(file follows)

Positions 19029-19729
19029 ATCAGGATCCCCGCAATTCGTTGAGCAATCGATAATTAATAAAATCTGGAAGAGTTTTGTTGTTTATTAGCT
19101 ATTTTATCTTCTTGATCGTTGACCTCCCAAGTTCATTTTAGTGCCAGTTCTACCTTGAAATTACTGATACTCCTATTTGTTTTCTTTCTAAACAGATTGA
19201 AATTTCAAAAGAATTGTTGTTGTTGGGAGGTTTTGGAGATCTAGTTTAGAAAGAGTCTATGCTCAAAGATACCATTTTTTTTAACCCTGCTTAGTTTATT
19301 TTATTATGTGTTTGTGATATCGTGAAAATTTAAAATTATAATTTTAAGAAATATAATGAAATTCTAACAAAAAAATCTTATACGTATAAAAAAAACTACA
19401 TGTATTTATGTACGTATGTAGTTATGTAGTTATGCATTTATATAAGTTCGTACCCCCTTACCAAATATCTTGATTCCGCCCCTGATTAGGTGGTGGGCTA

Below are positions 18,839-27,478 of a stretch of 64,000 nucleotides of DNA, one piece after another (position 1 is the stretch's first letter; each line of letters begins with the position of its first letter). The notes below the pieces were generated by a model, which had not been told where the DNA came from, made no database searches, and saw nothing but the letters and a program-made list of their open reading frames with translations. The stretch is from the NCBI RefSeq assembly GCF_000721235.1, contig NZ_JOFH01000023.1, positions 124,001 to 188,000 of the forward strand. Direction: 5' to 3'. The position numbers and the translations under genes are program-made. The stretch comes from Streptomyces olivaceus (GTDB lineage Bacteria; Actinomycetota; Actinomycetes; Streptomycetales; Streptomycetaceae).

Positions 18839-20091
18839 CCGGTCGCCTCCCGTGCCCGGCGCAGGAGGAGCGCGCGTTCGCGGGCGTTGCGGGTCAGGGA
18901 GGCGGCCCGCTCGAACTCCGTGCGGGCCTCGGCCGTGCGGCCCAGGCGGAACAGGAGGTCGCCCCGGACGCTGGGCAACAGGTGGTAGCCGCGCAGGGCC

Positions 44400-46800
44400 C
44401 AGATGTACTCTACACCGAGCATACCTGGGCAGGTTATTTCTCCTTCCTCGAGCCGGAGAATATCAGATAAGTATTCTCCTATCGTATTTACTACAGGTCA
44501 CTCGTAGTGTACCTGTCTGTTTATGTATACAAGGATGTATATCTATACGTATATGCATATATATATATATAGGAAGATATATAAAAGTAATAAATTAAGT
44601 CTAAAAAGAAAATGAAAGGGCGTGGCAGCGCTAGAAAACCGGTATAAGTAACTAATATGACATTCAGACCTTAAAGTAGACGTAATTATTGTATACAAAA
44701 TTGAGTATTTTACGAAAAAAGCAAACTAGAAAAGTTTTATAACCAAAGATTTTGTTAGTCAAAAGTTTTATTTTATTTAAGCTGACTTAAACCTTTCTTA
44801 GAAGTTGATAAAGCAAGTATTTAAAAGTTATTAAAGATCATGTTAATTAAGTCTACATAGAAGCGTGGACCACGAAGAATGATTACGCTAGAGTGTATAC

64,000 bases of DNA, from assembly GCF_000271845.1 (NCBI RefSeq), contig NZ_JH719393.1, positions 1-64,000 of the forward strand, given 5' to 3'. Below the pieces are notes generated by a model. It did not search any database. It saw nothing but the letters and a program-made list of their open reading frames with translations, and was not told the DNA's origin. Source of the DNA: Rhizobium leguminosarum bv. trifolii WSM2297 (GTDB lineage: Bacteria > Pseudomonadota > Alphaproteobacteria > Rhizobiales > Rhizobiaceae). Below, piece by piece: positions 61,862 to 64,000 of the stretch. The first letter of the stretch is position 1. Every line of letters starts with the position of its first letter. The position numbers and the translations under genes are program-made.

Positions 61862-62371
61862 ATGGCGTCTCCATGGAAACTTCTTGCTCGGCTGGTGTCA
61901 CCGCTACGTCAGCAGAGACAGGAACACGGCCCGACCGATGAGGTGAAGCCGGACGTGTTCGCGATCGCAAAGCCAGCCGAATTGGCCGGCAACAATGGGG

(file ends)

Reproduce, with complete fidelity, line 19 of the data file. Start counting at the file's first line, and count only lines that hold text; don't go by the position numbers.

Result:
Positions 61862-62371